Meanwhile, the Mama Dragons community lives on the boundaries of the LDS community and is often viewed with suspicion and fear. Similarly, the Mama Dragons live on the boundaries of the LDS LGBTQ community and again is often viewed with suspicion and fear. But the community exists, nevertheless, and is a place of refuge for many mothers who suddenly find themselves on a path that they had not prepared for themselves. For many LDS mothers who find themselves working to make sense of what they could not bear to know[3]—about their child, about their relationships, and about their Church—the Mama Dragons represents a community whose boundaries are just right.

I suppose the point I would like to make is that individuals take up difficult work as boundary makers, maintainers, and crossers (something that I am somewhat comfortable with as a biracial, female academic, LDS convert, working mother—I have always found myself crossing many borders).

Thus, each of us must do careful work to understand our efforts as makers of boundaries—why do we make the boundaries we do? How do those boundaries serve to protect us? How do those boundaries harm us or cut us off from people who would contribute to our well-being? We must examine our work in maintaining boundaries—why do we feel threatened when our boundaries are challenged? How much effort do we put into protecting the boundaries that we have created? Are those efforts worth it when we consider the consequences? And we must take up the work of queering boundaries—what might we gain by stretching our boundaries? What does the community stand to gain by including those outside the boundary? What are our limits with regard to inclusivity?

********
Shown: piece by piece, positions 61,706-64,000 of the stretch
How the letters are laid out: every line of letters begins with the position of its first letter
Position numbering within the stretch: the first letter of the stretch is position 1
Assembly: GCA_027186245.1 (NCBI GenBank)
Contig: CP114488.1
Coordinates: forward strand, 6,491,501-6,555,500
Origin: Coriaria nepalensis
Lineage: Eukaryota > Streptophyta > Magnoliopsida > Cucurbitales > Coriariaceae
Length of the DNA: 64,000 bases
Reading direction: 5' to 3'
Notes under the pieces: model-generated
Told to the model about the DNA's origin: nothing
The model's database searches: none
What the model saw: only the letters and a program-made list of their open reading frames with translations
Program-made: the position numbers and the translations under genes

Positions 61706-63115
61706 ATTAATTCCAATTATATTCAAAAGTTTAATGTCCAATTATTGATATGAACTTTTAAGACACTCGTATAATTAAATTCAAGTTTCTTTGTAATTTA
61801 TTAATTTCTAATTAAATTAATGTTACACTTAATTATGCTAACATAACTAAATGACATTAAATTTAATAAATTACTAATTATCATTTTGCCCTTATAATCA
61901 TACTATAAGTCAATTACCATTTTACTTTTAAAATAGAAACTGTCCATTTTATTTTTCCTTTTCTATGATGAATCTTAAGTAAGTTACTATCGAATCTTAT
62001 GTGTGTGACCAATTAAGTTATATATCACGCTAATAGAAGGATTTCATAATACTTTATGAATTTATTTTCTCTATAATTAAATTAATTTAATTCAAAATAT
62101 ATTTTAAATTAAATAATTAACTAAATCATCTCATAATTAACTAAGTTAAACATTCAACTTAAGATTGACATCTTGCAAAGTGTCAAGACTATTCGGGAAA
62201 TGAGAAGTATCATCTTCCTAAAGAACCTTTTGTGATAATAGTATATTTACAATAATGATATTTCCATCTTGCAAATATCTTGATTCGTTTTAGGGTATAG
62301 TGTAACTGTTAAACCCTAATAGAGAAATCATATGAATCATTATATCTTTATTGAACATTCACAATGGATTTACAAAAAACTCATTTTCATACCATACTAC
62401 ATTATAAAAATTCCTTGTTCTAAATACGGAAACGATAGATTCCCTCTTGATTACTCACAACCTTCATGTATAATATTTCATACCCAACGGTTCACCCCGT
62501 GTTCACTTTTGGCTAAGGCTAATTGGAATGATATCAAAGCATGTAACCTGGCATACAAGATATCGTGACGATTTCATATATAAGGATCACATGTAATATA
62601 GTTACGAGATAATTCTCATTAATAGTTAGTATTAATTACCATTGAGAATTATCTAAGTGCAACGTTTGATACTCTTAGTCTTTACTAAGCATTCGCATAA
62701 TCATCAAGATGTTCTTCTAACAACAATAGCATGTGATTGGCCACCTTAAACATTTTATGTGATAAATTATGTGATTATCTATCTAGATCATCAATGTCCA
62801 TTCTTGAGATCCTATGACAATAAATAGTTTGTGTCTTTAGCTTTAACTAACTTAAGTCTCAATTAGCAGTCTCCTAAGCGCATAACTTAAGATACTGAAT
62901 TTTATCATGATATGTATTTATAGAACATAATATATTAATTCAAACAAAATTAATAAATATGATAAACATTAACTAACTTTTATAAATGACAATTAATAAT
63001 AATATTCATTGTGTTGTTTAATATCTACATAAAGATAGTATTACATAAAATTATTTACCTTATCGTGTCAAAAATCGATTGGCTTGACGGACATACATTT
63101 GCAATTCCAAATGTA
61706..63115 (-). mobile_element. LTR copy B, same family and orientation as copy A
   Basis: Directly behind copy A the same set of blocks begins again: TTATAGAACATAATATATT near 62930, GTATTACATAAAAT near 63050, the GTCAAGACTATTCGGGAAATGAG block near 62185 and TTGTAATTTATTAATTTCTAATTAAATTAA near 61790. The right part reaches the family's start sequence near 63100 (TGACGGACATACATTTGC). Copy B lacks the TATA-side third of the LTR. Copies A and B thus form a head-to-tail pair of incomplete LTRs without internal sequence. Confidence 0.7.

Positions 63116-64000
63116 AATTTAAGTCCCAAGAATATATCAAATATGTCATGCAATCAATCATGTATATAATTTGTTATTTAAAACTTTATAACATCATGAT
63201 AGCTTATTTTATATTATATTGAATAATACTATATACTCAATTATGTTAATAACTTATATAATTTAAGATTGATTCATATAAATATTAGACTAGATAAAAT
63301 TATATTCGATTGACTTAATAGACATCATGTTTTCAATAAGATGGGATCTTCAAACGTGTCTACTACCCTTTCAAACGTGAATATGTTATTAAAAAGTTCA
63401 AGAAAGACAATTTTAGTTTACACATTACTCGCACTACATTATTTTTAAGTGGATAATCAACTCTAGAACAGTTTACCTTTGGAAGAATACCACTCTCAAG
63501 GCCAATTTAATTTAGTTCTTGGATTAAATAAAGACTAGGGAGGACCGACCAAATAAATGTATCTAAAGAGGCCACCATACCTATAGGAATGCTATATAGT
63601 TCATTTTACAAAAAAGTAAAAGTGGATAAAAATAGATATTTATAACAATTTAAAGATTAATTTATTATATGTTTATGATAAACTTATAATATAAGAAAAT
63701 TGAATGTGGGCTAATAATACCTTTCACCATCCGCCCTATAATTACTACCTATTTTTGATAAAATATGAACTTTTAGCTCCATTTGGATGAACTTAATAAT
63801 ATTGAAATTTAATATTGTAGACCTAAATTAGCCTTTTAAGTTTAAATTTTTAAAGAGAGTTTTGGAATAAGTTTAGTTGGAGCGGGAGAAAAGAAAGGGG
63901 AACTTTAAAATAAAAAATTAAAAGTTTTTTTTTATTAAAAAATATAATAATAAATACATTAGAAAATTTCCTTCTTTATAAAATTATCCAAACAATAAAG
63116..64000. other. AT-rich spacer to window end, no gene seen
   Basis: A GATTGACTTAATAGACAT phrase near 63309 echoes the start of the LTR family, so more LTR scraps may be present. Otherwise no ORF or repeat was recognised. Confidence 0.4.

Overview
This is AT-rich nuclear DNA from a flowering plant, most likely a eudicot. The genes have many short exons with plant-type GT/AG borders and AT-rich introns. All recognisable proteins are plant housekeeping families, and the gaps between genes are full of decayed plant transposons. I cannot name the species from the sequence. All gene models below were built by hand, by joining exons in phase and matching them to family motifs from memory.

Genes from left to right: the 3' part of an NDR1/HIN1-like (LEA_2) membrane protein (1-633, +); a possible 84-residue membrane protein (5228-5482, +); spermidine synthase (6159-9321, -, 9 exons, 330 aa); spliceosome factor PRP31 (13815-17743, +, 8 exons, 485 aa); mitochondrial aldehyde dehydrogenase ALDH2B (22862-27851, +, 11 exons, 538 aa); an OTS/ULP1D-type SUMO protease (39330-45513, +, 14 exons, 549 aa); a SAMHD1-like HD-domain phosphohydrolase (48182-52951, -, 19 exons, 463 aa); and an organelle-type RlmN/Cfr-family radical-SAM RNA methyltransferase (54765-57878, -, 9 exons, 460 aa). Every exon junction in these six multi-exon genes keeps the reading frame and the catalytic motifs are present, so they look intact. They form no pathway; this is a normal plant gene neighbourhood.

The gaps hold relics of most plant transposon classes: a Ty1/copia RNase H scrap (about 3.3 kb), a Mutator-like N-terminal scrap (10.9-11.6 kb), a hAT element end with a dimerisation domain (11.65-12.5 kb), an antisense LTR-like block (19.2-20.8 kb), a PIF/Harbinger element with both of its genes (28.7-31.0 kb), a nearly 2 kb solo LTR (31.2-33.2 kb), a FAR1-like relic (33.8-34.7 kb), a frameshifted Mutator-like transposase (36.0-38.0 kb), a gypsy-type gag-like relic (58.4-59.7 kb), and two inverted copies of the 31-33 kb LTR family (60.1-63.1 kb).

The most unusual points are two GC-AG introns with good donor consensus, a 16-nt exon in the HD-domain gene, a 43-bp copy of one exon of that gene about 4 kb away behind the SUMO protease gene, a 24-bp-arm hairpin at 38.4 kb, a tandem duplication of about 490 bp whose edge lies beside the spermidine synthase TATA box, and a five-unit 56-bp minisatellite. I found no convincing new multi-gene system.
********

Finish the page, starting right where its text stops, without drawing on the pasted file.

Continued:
Ultimately, communities must take up the important work of questioning the boundaries they make, the efforts they place in protecting and maintaining those boundaries, and how those boundaries serve to exclude goodness and stunt the growth of the community.

This work begins with imagination, a topic for another day.

Note: The Dialogue Foundation provides the web format of this article as a courtesy. There may be unintentional differences from the printed version. For citational and bibliographical purposes, please use the printed version or the PDFs provided online and on JSTOR.

[1] William G. Tierney and Patrick Dilley, “Constructing Knowledge: Educational Research and Gay and Lesbian Studies” in Queer Theory in Education, ed. William F. Pinar (New York: Routledge, 1998), 54.

[2] See Annette Schlichter, “Queer at Last?: Straight Intellectuals and the Desire for Transgression,” GLQ: Journal of Lesbian and Gay Studies 10, no. 4 (2004): 543–64.

[3] Deborah P. Britzman, “Is There a Queer Pedagogy? Or, Stop Reading Straight,” Educational Theory 45, no. 2 (1995): 151–65.